LATE SECRETORY ENDOMETRIUM. Late secretory endometrium encompasses PODs 9 to 14 (days 23 to 28 of the menstrual cycle). On POD 9 (day 23 of the menstrual cycle), spiral arterioles become prominent due to condensation of the surrounding stroma; this finding is considered the earliest predecidual reaction (e-Fig. 4.16). On POD 10 (day 24 of the menstrual cycle), predecidual cells around the spiral arterioles become conspicuous, mitoses are evident, and the stromal edema subsides (Fig. 4.9, e-Fig. 4.17). The involution of the glandular epithelium starts about POD 10; the glands are tortuous and dilated with tufting of the lining epithelium, which also has ragged luminal “sawtooth” edges. On POD 11 (day 25 of the menstrual cycle), predecidualization occurs under the surface epithelium. By POD 12 (day 26 of the menstrual cycle), the predecidual changes are more prominent, forming sheets, and polymorphonuclear leukocytes appear (Fig. 4.10, e-Figs. 4.18 and 4.19). By POD 13 (day 27 of the menstrual cycle), the predecidual changes are extensive and the polymorphonuclear leukocytes become prominent (Fig. 4.11, e-Figs. 4.20–4.22). On POD 14 (day 28 of the menstrual cycle), fibrin thrombi and foci of hemorrhage in the stroma are noted (1,2).
FIGURE 4.7 Secretory endometrium, day 20 of the menstrual cycle (POD 6)—prominent intraluminal secretion.
FIGURE 4.8 Secretory endometrium, day 21 of the menstrual cycle (POD 7)—stromal edema and coiled gland.
FIGURE 4.9 Secretory endometrium, day 24 of the menstrual cycle (POD 10). Note the predecidual cells around spiral arterioles.
FIGURE 4.10 Secretory endometrium, day 26 of the menstrual cycle (POD 12)—sheets of predecidual cells.
FIGURE 4.11 Secretory endometrium, day 27 of the menstrual cycle (POD 13).
Menstrual endometrium is characterized by glandular and stromal breakdown, condensed stroma, and necrotic debris (Fig. 4.12, e-Figs. 4.23–4.32) (1,2). The stromal breakdown can result in artifactual glandular crowding, which should not be misinterpreted as hyperplasia or carcinoma. On days 2 to 4 of the menstrual period, the functionalis progressively becomes detached from the basalis and is discharged from the uterus. This explains the scarcity of tissue obtained in curettages during the late part of the menstrual period (6).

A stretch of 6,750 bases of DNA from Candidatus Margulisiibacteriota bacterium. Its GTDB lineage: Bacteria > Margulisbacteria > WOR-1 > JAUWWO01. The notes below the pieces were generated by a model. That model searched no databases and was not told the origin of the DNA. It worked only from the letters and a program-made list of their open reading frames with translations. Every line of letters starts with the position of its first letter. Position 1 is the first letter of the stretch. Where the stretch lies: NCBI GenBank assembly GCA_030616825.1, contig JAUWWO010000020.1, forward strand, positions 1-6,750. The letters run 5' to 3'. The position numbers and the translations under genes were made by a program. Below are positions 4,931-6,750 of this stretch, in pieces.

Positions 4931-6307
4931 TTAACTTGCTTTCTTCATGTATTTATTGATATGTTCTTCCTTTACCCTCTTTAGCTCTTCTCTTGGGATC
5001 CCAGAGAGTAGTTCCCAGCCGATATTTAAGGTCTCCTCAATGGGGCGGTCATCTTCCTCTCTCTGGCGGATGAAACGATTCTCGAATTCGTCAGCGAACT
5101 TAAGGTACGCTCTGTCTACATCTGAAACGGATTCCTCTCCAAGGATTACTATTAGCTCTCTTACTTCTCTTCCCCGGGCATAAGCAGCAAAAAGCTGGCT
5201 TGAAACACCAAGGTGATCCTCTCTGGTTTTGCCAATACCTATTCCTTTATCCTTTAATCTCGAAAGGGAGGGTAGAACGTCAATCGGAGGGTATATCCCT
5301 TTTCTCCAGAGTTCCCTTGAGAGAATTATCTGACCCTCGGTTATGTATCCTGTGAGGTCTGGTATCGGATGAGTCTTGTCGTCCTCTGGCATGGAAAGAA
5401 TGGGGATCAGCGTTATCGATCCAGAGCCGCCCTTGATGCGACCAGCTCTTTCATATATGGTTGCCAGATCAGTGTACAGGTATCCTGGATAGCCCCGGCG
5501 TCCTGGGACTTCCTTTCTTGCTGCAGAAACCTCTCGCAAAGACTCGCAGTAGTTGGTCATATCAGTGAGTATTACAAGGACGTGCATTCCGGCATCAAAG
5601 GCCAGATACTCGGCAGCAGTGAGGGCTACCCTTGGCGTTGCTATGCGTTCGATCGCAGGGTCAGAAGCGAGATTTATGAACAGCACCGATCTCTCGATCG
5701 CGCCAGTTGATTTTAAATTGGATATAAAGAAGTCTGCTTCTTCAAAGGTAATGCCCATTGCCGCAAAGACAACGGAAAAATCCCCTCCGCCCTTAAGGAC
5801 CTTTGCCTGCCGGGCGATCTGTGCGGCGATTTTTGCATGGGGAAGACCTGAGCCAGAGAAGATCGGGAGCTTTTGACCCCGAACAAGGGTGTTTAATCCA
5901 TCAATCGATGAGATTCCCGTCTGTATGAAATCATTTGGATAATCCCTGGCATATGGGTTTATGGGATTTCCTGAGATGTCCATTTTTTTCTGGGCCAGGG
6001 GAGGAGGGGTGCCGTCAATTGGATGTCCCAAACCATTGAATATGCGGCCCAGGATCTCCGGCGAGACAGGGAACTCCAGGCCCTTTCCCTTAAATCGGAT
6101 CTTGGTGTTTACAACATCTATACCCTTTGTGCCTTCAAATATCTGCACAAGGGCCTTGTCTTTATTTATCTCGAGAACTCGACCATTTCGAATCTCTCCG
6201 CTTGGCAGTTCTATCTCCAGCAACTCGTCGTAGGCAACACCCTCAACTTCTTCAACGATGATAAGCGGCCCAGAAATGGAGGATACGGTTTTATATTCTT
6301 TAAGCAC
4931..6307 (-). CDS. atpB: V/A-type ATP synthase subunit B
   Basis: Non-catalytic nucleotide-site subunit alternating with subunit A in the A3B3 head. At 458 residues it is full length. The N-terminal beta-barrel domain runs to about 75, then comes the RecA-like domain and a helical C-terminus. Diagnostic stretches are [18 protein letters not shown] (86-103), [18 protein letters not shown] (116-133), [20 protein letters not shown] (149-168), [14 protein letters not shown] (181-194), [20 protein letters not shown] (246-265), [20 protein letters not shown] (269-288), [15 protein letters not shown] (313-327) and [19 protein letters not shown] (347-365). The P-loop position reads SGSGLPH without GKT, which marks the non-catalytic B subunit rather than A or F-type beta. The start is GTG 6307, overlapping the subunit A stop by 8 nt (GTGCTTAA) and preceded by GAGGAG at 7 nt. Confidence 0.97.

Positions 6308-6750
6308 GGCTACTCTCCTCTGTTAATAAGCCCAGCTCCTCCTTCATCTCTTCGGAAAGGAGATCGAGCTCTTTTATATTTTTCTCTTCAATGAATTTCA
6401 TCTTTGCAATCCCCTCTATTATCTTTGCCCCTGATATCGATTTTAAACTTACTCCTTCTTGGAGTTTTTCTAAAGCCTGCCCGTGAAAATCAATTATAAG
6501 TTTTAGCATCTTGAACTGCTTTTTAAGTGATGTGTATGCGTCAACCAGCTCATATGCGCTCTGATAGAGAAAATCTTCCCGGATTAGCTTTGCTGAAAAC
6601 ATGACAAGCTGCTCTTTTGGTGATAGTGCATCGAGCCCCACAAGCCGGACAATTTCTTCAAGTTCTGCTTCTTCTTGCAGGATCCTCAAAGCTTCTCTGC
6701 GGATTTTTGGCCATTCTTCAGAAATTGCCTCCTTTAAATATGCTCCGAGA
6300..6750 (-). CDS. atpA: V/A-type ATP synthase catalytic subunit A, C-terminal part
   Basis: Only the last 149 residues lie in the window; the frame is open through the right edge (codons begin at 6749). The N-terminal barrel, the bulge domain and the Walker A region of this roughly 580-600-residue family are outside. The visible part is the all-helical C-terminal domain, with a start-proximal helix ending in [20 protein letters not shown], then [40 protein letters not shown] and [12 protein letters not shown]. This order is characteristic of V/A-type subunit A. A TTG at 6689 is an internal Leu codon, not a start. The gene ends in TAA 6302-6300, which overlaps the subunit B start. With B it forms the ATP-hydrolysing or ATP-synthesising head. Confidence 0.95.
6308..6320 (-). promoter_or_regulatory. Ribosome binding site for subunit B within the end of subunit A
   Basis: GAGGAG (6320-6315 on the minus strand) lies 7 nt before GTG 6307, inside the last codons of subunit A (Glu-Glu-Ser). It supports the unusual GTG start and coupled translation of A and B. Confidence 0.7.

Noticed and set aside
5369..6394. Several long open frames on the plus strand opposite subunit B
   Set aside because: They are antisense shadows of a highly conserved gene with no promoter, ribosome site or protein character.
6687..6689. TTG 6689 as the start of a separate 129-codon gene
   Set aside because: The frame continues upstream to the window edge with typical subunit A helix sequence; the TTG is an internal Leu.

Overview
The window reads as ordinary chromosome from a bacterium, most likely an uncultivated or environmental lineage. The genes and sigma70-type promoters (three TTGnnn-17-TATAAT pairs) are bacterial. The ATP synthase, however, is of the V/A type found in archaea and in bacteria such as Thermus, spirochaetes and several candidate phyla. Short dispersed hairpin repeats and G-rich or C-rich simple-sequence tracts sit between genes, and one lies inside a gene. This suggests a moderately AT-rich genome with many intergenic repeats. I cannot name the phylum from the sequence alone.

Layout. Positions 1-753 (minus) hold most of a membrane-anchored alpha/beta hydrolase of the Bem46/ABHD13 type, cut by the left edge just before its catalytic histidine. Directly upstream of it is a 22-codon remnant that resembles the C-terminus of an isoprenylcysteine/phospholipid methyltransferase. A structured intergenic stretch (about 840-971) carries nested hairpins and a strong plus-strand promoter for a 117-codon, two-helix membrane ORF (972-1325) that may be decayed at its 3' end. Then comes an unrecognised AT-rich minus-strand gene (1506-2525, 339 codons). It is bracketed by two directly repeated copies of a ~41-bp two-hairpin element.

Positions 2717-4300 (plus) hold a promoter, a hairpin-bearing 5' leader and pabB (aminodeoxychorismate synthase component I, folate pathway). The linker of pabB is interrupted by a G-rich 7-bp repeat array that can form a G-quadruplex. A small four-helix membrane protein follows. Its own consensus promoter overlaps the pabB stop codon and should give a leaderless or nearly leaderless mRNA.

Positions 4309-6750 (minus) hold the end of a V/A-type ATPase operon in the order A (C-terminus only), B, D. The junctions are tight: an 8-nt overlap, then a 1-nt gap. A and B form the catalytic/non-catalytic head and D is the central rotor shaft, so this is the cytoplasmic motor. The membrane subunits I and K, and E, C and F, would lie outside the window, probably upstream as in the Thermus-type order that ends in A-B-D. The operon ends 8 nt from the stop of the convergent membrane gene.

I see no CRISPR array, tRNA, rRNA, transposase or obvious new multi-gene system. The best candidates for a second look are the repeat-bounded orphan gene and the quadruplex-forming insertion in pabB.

FIGURE 4.12 Menstrual endometrium, fibrin deposition and breakdown.
FIGURE 4.13 Atrophic, scanty, and disrupted fragments of endometrium with crushed endometrial stroma.
Atrophic endometrium is normal during the premenarcheal and late postmenopausal years. However, it is commonly associated with postmenopausal bleeding (1). The hallmark of atrophy is the presence of low columnar, cuboidal, or flattened epithelium with a high nuclear/cytoplasmic ratio and no mitoses. The glands vary from tubular to cystic (Fig. 4.13, e-Figs. 4.33–4.37) and the endometrial stroma is either spindled or fibrotic. Tubal or ciliated cell metaplasia can be seen. The impression of hyperplasia can be caused by cases in which the glands are dilated or in which the procurement of the endometrial sample has created artifactual distortion, causing the glands to be crowded. However, the epithelium in these cases has atrophic, rather than hyperplastic, features.
Atypical (Bizarre) Stromal Cells
Atypical (bizarre) stromal cells can be seen in endometrial polyps and, less frequently, in proliferative endometrium. These cells have enlarged, hyperchromatic nuclei, with or without nucleoli, and no mitotic activity; some of the cells can be multinucleated (Fig. 4.14, e-Figs. 4.38–4.41). The lack of mitotic activity is crucial in ruling out a malignancy in the stroma. Atypical (bizarre) stromal cells are usually a focal finding, although they can be multifocal or even diffuse. Immunohistochemically, these cells stain for vimentin and estrogen, progesterone, and androgen receptors (e-Fig. 4.42). They also can express CD10, smooth muscle actin, and desmin (7,8).
FIGURE 4.14 Atypical cells in endometrial stroma. (Courtesy of Dr. Gaetano Magro)
Lymphoid aggregates/follicles are usually located in the basalis (e-Figs. 4.43–4.45) and represent a normal finding (1,9,10).
Foamy Cells and Histiocytes
Foamy cells can represent either stromal cells that have undergone changes secondary to estrogenic stimulation (11) or macrophages (12). They are characterized by fine vacuolization of the cytoplasm and nuclei that are either small, eccentric, round, and dark or oval, centrally located, and lobulated/folded (Fig. 4.15, e-Figs. 4.46–4.49). Although these cells can be associated with endometrial polyps, hyperplasia, or carcinoma, they can also be seen in pyometra, hydrometra, and non-neoplastic uterine bleeding (5,11,12). Occasionally, they form nodules that have been designated either “nodular histiocytic hyperplasia” (13) or “nodular histiocytic aggregates” (e-Fig. 4.50) (14